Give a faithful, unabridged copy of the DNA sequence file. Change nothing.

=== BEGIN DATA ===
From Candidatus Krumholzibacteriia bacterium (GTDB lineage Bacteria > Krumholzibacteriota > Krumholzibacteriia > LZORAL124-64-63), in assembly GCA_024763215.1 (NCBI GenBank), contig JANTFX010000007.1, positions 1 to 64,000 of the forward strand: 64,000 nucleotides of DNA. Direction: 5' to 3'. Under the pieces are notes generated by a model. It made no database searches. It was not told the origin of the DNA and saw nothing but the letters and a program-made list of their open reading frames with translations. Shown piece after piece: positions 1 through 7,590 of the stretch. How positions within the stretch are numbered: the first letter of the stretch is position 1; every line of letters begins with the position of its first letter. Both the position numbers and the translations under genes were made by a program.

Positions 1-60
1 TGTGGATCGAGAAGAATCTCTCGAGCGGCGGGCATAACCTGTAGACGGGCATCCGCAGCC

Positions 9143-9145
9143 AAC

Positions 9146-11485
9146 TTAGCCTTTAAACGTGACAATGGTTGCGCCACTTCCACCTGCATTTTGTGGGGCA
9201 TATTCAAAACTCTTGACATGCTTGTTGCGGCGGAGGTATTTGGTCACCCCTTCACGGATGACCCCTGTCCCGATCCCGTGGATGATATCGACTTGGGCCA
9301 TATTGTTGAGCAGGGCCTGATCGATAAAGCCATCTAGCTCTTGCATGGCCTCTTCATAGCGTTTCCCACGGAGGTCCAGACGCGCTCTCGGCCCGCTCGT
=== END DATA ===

From Candidatus Krumholzibacteriia bacterium (GTDB lineage Bacteria > Krumholzibacteriota > Krumholzibacteriia > LZORAL124-64-63), in assembly GCA_024763215.1 (NCBI GenBank), contig JANTFX010000007.1, positions 1 to 64,000 of the forward strand: 64,000 nucleotides of DNA. Direction: 5' to 3'. Under the pieces are notes generated by a model. It made no database searches. It was not told the origin of the DNA and saw nothing but the letters and a program-made list of their open reading frames with translations. Shown piece after piece: positions 1 through 7,590 of the stretch. How positions within the stretch are numbered: the first letter of the stretch is position 1; every line of letters begins with the position of its first letter. Both the position numbers and the translations under genes were made by a program.

Positions 1-60
1 TGTGGATCGAGAAGAATCTCTCGAGCGGCGGGCATAACCTGTAGACGGGCATCCGCAGCC

Positions 9143-9145
9143 AAC

Positions 9146-11485
9146 TTAGCCTTTAAACGTGACAATGGTTGCGCCACTTCCACCTGCATTTTGTGGGGCA
9201 TATTCAAAACTCTTGACATGCTTGTTGCGGCGGAGGTATTTGGTCACCCCTTCACGGATGACCCCTGTCCCGATCCCGTGGATGATATCGACTTGGGCCA
9301 TATTGTTGAGCAGGGCCTGATCGATAAAGCCATCTAGCTCTTGCATGGCCTCTTCATAGCGTTTCCCACGGAGGTCCAGACGCGCTCTCGGCCCGCTCGT